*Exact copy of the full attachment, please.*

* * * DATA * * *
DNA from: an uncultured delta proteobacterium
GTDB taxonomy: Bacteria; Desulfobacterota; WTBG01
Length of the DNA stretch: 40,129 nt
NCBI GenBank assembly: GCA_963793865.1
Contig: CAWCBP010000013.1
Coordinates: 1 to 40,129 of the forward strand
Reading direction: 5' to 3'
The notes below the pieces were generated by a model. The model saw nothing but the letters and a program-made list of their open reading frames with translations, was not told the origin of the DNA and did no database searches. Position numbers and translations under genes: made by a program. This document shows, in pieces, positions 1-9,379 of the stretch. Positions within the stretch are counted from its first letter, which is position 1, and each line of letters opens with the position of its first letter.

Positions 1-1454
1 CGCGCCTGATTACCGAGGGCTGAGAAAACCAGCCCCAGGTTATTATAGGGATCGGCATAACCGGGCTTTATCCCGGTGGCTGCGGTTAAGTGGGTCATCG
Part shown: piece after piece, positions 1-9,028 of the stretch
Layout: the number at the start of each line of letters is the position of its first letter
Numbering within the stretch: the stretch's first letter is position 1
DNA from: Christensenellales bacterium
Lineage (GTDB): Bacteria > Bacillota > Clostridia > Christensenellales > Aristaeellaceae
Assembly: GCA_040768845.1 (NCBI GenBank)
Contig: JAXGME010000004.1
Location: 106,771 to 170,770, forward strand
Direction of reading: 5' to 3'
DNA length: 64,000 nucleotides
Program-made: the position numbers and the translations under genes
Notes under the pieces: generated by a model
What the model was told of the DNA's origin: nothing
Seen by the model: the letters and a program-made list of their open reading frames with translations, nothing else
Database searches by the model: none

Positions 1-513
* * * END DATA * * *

DNA from: an uncultured delta proteobacterium
GTDB taxonomy: Bacteria; Desulfobacterota; WTBG01
Length of the DNA stretch: 40,129 nt
NCBI GenBank assembly: GCA_963793865.1
Contig: CAWCBP010000013.1
Coordinates: 1 to 40,129 of the forward strand
Reading direction: 5' to 3'
The notes below the pieces were generated by a model. The model saw nothing but the letters and a program-made list of their open reading frames with translations, was not told the origin of the DNA and did no database searches. Position numbers and translations under genes: made by a program. This document shows, in pieces, positions 1-9,379 of the stretch. Positions within the stretch are counted from its first letter, which is position 1, and each line of letters opens with the position of its first letter.

Positions 1-1454
1 CGCGCCTGATTACCGAGGGCTGAGAAAACCAGCCCCAGGTTATTATAGGGATCGGCATAACCGGGCTTTATCCCGGTGGCTGCGGTTAAGTGGGTCATCG
Part shown: piece after piece, positions 1-9,028 of the stretch
Layout: the number at the start of each line of letters is the position of its first letter
Numbering within the stretch: the stretch's first letter is position 1
DNA from: Christensenellales bacterium
Lineage (GTDB): Bacteria > Bacillota > Clostridia > Christensenellales > Aristaeellaceae
Assembly: GCA_040768845.1 (NCBI GenBank)
Contig: JAXGME010000004.1
Location: 106,771 to 170,770, forward strand
Direction of reading: 5' to 3'
DNA length: 64,000 nucleotides
Program-made: the position numbers and the translations under genes
Notes under the pieces: generated by a model
What the model was told of the DNA's origin: nothing
Seen by the model: the letters and a program-made list of their open reading frames with translations, nothing else
Database searches by the model: none

Positions 1-513